Developers, not county taxpayers, will have to pony up to build a secondary access road linking remote housing tracts to S.D. Highway 44 east of Rapid City, Pennington County Commissioners decided Tuesday.
The commission voted 4-1 to cease any further planning for a 1.3-mile extension of Back Country Trail to South Airport Road, located south of Highway 44, approximately 8 miles east of Rapid City. Commissioners Ron Buskerud, Lloyd LaCroix, Deb Hadcock and Mark DiSanto voted to end the project, while George Ferebee voted against ceasing it.
“Whoever wants to develop out there is going to have to do something about it, not us,” said Pennington County Highway Superintendent Tom Wilsey after the commission’s decision.
“Basically what this is saying is, you want to build out there, you’re going to have to pony up."
Wilsey said commissioners had requested an estimated cost of a secondary access road linking Back Country Trail to South Airport Road.
The initial request was prompted by concerns residents had over deterioration of a bridge spanning Rapid Creek on Bradsky Road, currently providing the only direct access to Back Country Trail.
The bridge is slated to be replaced this year at a cost of $617,817, in an 80/20 split of federal and county funds, with the county’s portion of the project listed at $123,584.
Wilsey told the commission adding approximately 6,000 feet of county roadway linking Back Country Trail to another bridge on South Airport Road would cost approximately $200,000, with the county then becoming liable for maintaining not only the new road, but also 1,300 feet of existing Back Country Trail at an annual cost of $7,600.
“We’re requesting that you advise us if you wish us to proceed with this project,” Wilsey told commissioners.
A highway department memo to the commission estimated survey costs of $10,000 for the project, with plan preparation to take about three months and construction, if approved, to take about two months.
Wilsey said adding the secondary road to the scheduled bridge repair project would require an additional environmental study of up to 18 months and could delay the bridge project, currently slated for completion in August, by up to two years.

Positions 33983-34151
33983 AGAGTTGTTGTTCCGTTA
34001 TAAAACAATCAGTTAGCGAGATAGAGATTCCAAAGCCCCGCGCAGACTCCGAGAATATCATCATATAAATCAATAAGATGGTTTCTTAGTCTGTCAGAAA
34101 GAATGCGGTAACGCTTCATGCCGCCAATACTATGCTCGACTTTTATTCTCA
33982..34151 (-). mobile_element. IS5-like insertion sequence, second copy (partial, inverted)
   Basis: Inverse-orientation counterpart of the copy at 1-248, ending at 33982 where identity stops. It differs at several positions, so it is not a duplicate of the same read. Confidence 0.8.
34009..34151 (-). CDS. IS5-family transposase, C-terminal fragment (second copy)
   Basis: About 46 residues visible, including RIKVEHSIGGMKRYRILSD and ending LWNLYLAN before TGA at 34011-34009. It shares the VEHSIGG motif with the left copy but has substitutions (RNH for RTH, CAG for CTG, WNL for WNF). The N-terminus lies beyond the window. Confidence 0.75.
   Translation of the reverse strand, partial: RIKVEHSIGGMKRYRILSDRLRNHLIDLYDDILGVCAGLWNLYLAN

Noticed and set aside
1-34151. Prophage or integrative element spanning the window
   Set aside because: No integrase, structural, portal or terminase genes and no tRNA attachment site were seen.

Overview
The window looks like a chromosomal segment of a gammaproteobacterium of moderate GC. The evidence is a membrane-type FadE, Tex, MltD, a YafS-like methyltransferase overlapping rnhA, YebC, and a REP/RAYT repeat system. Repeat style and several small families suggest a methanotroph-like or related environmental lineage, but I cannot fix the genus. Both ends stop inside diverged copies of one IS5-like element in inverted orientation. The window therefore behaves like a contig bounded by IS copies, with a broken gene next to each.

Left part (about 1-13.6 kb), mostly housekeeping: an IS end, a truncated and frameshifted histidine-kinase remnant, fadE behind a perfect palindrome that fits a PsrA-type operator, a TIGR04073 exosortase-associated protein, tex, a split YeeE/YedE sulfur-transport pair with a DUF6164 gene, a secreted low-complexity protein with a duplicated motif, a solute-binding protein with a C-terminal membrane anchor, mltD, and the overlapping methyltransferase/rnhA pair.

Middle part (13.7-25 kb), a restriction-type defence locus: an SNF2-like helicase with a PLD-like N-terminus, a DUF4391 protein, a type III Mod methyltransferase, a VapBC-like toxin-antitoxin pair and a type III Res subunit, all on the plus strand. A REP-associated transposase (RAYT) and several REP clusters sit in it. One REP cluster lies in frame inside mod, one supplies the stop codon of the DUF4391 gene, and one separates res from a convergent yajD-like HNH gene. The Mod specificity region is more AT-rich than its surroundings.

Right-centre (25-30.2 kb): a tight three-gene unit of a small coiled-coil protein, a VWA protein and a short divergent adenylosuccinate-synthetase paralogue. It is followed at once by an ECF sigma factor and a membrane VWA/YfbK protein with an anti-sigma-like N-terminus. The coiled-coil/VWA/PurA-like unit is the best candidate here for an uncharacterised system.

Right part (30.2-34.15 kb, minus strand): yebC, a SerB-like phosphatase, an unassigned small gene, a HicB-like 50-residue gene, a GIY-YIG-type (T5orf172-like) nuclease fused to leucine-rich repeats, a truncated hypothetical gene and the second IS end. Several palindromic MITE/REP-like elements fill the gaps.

In comments made outside of the meeting, Wilsey said there are 56 homes in three developments currently served by the Bradsky Road. County recommendations, he said, stipulate that developments with over 40 residences have more than one access road.
“That breaks that code,” he said.
But commissioners said the county is tasked only with building and maintaining bridges on existing county roads, while costs for additional access roads are up to developers.
“We have to remember that bridges by statute are our responsibility," Buskerud said. "Roads to developments out in the country aren’t our responsibility."
In other action Tuesday, the commission:
• Made good on a decision made at its Dec. 19 meeting to reinstate funds to the 2018 county budget to cover the cost of security for the Pennington County Administration Building.
Pennington County Sheriff Kevin Thom had included cutting the equivalent of 1.5 security jobs in the amount of $72,869, as part of a total of $434,064 worth of cuts from various programs under the sheriff’s supervision, including law enforcement, alcohol and drug treatment, the county jail, juvenile detention and a sobriety monitoring program.
But county employees railed against proposed cut in security, which includes an officer stationed at a highly visible desk at the building’s main entrance.
Commissioners decided Tuesday to pay for the the cost of the security position, as well as the $7,013 cost of a county treasurer satellite office in Wall, through the use of $165,000 in contingency funds in the 2018 county budget.
• Elected Lloyd LaCroix as 2018 commission chairman succeeding Deb Hadcock. Mark DiSanto is vice chairman.